Monday, June 12, 2006

Newsflash: This IS A Blawg!

(Quick plug before the verbal assault: Go to Ian Best's Open Invitation for Additions to Taxonomy to submit your comments about how the taxonomy should be structured and who else should be included)

Despite my bad track record at having the answers to my own questions refuted by my subsequent behavior (check out the answer to the question "Is This An Academic Blog?"), a while back, I asked the question "Is This A Blawg or a Blog?", answering, "this is not truly a blawg, and I am not yet a prawf." I reasoned that:

When I think of my favorite law blogs, (I am not going to use "blawg" anymore!) I feel like what I do is so amateurish by comparison. I feel qualified to give a few general thoughts and maybe cite a little precedent, but by no means am I performing legal analysis. I'm just not qualified to yet. I'm still in my "student" phase, with all the crippling student insecurity. I won't be posting many case summaries/commentaries, or predicting which direction the law is headed. Like I said, I don't feel very qualified yet. The heck if I know which direction the law is going! This is why I'm getting an LLM and JSD! I need some more disciplinary training! I need to write more scholarship!

My answer on March 13, 2006 was affirmed by Ian Best, the Emile Durkheim of the Blawgosphere. I was included in Ian's original taxonomy, but a few weeks later, I was taken off for not being "legal enough"--that is, this wasn't a blog by a practicing lawyer, law professor, or judge, and the subject matter of the blawg wasn't sufficiently legal. That was a whopping three months ago, when my blog was considerably less law oriented--and more about being a disgruntled student/scholar. I'm still disgruntled, but I've laid off merely chronicling my grad student ennui and despair at not being able to write a decent page a day. But guess what folks, I finally made it! This IS a blawg! And you know what? I'm pretty happy about this too. I like being a part of the legal community. It makes me feel validated after taking out $60,000 in loans and spending my days changing diapers. And I also like being a part of the wider academic blog community and being able to kvetch about being a poor grad student with other grad students. So I guess I get to have the best of both worlds!

At the time, I was not offended about the fact that I wasn't considered a legal blog--hell, I said I wasn't writing a legal blog. But whether consciously or unconsciously, not being included pushed me to try harder to become a "blawg." I dared to try my hand at the very thing I most feared--legal analysis without an authoritative degree. I realized, "heck, I have a JD from a Top 20 law school--why shouldn't I blog a little bit about the things I've learned? Why shouldn't I introduce the world to critical race theory?" And so the adventure began, inspired in part by the challenge created by Ian and his taxonomy. I became more adventurous in mixing legal analysis and personal reflection. I tried my hand at explaining some legal principles. The "blawgosphere" noticed, and I got some plugs by high profile law blogs. I even somehow got a guest blogging stint at my favorite law blog. So thank you Ian, for not including me the first time around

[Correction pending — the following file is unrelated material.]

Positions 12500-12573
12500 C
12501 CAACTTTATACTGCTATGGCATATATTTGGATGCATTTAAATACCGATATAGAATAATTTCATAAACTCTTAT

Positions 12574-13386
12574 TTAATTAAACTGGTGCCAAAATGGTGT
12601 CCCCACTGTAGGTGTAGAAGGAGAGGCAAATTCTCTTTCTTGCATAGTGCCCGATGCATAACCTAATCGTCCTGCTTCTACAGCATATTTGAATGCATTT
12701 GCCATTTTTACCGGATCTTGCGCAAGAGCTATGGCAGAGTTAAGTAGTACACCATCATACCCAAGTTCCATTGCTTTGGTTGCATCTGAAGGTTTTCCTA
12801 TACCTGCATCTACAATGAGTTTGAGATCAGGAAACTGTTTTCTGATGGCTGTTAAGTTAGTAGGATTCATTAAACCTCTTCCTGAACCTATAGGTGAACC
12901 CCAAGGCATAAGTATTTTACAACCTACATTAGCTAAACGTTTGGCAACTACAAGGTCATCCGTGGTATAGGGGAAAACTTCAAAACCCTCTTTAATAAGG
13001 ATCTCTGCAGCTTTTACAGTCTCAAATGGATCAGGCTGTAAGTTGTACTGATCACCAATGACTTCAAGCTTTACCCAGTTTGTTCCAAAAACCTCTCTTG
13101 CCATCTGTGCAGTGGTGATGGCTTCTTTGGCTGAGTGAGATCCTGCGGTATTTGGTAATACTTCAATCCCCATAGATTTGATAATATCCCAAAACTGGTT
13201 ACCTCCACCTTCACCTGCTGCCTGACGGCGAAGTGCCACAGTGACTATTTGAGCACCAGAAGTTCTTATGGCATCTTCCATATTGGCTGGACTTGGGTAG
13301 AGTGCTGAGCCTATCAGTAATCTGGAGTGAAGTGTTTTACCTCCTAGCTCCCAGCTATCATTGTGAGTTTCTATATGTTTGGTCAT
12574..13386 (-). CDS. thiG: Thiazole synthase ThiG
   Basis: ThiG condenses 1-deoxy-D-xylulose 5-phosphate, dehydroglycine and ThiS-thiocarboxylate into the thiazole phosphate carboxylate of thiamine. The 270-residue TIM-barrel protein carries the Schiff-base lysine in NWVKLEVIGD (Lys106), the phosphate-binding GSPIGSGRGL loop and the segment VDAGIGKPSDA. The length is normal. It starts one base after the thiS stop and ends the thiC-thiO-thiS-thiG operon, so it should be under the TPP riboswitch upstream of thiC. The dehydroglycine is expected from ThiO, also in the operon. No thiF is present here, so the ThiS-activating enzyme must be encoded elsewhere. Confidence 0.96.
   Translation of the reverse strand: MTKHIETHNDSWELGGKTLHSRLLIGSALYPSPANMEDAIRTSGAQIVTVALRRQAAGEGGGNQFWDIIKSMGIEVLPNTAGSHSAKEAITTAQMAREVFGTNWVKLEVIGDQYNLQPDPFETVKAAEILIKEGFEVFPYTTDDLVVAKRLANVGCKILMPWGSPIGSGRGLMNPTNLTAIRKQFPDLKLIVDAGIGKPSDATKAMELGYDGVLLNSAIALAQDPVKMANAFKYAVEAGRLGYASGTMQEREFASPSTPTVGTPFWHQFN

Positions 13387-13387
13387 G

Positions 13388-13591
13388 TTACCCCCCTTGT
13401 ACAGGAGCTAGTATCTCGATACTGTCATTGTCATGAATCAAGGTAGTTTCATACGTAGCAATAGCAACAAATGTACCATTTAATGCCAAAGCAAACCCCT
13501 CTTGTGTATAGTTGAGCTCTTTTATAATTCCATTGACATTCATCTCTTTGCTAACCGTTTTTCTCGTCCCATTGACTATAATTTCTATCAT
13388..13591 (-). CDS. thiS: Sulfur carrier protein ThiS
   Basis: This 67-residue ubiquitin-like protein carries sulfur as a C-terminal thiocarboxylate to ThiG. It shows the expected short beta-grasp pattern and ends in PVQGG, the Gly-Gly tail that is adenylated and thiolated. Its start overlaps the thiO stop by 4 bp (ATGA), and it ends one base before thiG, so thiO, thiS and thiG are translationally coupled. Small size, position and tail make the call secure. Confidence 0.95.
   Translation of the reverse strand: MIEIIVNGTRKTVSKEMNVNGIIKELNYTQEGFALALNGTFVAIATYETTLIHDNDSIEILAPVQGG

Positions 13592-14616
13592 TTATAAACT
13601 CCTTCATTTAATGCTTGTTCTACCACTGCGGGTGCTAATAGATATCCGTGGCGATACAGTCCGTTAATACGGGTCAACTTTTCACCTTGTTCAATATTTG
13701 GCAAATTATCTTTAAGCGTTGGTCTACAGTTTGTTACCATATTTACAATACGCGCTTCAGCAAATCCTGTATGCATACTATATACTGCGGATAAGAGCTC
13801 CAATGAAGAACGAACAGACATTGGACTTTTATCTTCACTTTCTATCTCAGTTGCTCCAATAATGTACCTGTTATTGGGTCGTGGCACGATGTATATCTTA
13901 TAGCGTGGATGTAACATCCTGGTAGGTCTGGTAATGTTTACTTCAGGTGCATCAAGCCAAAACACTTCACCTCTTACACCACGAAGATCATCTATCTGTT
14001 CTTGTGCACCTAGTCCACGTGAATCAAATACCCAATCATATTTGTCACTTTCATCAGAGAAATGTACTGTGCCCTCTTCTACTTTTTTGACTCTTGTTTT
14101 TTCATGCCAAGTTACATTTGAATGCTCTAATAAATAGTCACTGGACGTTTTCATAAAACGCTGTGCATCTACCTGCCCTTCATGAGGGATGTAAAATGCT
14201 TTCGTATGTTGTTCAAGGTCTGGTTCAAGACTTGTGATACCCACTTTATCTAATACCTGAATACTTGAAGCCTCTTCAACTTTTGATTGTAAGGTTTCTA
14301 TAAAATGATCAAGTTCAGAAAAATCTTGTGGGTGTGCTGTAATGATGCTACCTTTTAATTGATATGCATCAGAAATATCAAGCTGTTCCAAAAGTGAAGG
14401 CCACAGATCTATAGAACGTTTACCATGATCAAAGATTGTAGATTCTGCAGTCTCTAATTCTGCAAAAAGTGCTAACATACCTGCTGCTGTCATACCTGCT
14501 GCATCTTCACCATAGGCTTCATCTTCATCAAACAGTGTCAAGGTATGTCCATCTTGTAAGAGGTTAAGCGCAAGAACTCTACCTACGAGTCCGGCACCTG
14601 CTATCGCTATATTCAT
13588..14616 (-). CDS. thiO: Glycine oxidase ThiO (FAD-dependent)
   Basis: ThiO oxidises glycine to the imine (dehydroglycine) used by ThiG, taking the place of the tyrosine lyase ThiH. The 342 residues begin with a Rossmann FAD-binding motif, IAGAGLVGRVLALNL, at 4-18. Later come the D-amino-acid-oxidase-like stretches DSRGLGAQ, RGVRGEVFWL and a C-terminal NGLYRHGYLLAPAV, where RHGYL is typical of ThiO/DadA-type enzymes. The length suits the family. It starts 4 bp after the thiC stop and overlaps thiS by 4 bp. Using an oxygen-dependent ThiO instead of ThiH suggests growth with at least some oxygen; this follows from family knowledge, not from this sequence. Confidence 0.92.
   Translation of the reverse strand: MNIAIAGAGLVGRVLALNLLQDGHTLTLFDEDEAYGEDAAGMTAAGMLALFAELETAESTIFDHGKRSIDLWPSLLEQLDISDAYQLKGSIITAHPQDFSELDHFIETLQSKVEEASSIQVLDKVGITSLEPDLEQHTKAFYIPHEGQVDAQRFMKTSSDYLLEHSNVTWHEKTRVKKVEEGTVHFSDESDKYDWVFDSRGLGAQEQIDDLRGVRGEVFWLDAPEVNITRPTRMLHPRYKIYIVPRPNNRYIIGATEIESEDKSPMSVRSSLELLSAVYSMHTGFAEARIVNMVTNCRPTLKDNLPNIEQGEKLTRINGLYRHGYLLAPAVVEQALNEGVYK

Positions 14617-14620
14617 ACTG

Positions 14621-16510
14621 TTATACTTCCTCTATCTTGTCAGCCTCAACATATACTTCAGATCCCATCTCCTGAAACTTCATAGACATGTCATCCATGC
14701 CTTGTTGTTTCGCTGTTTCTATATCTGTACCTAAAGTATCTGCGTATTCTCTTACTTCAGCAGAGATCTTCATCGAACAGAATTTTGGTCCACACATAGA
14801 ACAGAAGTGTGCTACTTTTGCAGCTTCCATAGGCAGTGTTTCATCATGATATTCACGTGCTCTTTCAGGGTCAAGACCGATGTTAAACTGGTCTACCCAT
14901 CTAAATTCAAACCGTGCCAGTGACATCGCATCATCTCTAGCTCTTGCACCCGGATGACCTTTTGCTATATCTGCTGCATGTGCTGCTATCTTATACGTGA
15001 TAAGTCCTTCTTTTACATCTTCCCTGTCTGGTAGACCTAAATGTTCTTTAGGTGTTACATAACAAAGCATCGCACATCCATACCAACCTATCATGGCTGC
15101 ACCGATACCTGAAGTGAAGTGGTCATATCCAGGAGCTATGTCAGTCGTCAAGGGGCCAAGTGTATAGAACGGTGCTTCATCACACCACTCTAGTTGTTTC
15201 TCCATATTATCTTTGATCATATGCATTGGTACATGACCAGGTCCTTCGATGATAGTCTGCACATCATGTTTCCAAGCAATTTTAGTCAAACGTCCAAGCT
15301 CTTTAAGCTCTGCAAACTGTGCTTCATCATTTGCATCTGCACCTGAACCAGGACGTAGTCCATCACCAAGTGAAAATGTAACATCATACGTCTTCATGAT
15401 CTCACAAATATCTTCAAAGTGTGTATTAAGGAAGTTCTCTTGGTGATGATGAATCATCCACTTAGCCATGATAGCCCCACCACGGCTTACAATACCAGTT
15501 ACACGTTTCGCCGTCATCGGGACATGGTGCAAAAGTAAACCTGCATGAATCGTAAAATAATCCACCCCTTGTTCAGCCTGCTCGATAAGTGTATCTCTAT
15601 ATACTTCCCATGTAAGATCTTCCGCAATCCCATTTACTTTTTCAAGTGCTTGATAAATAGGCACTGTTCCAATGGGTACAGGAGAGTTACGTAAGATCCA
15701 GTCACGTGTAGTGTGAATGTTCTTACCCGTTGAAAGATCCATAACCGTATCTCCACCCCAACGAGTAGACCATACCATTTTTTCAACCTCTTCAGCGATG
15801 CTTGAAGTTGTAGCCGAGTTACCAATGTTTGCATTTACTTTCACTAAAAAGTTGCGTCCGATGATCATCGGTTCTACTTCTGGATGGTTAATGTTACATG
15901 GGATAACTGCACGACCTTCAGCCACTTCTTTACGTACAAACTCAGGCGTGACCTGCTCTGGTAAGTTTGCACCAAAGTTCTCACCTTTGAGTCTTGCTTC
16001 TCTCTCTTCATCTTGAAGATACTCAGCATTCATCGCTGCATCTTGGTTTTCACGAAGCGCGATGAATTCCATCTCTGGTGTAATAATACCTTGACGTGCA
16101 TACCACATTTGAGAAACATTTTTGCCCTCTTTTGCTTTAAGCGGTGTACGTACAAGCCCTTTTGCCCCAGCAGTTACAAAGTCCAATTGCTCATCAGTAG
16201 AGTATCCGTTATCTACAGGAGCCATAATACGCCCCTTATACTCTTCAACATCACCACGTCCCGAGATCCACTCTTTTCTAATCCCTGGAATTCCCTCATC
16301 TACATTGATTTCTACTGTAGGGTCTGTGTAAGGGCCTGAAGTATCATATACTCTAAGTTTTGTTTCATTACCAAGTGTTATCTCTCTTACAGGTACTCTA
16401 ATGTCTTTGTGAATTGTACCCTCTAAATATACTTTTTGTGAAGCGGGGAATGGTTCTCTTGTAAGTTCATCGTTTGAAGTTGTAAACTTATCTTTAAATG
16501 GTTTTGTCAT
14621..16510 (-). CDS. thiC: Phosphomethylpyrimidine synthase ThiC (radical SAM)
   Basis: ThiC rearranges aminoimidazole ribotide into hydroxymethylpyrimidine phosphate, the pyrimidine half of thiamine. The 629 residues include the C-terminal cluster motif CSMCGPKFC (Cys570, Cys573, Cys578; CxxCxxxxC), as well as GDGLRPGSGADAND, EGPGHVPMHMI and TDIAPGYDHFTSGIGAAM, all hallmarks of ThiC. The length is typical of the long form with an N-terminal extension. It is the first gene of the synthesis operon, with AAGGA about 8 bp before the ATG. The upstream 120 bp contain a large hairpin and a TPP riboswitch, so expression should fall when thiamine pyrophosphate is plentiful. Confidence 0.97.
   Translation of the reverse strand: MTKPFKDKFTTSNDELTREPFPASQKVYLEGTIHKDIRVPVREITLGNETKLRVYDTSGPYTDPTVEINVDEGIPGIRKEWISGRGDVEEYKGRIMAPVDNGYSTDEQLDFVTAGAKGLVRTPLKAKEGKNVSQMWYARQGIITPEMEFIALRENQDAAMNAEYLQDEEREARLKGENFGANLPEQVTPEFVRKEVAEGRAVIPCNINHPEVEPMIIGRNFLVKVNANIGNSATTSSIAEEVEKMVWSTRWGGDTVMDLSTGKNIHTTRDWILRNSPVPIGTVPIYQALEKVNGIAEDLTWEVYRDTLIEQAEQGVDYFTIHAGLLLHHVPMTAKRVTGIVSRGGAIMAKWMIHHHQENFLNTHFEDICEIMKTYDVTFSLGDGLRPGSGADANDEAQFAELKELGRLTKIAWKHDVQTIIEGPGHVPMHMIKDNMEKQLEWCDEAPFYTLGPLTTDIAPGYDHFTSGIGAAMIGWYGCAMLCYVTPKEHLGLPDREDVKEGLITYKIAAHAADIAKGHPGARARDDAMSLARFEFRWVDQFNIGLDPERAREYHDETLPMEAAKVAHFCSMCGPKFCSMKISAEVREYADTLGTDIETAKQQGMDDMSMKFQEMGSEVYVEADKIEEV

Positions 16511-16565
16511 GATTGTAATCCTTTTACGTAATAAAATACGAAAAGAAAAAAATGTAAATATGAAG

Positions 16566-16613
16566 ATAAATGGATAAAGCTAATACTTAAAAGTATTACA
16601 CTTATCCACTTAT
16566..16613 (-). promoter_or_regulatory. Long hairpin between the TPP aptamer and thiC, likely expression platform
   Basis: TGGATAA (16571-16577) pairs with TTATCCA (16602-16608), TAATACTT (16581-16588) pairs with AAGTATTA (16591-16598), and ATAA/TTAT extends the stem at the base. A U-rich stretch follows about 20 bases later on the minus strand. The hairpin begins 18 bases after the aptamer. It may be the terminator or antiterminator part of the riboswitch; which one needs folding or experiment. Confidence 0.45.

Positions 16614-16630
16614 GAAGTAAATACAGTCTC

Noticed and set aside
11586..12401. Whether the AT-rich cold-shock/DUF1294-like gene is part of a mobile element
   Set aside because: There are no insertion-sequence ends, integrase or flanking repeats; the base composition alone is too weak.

You know, I still feel insecure about my ability to blawg, but I'm trying not to let the lack of extra legal degrees stop me from blogging about my passion--anti-discrimination law. I don't write more than a layman's guide to certain anti-discrimination principles, but I believe it's been a useful service. But despite taking on such subjects as employment discrimination law, restrictive covenants, critical mass theory, and pregnancy discrimination, I haven't stopped blogging about the cognitive dissonance involved in being an Asian-American feminist raised in a strict, patriarchal family--in other words, The Vietnamese Yentl. In fact, this blog has given me the space to write about both, which is why I was glad to have it classified as a more "general" blog rather than as a "purely legal" blog. In fact, I tend to do both, legal analysis/distillation one day, a mix of legal and personal reflection the next--it's the type of writing I employed in my Feminist Law Prof posts, and I like that it's a different type of blawg. After all, if Dan Markel can openly say that one of his interests is "wriggling with his osita (his wife)," and Kevin Drum engages in almost weekly "cat blogging," why can't I admit that I am more than just a a law school robot? Actually, the persons I would most want to model this blog on (besides Ann Bartow) are Gowri Ramachandran, who in her all-too-brief guest stint at PrawfsBlawg wrote one of the most honest, sensitive and thought-provoking essays about being a bisexual law professor, or Michelle Anderson, who in her all-too-brief guest stint at Concurring Opinions wrote a great essay about her surprise at finding herself a happily married feminist.

The presence of personal/political (blah blah personal is political, let us all sing the (true) mantra of newly politically aware college students) female bloggers such as Ann, Gowri, and Michelle make me feel less like the stranger at the gates to the ivory tower blawgosphere. It makes what I do feel less like "non-serious blogging" that should be taken less seriously merely because it involves some personal reflection. I don't know why "cat blogging" or talking about "wriggling" can be done without detracting from the scholarly seriousness of a blogger, but intellectual ruminations on the intersection between identity and scholarship cannot--but whatever. The very presence of Ann, Gowri, and Michelle in the blawgosphere, and my validation as a "blawgger" by Ian and Professors Solum, Filler, Bartow, and Hoffman go to show that the blawgosphere can be as multi-dimensioned as the law professors who choose to participate in it.

Next week: goldfish blogging.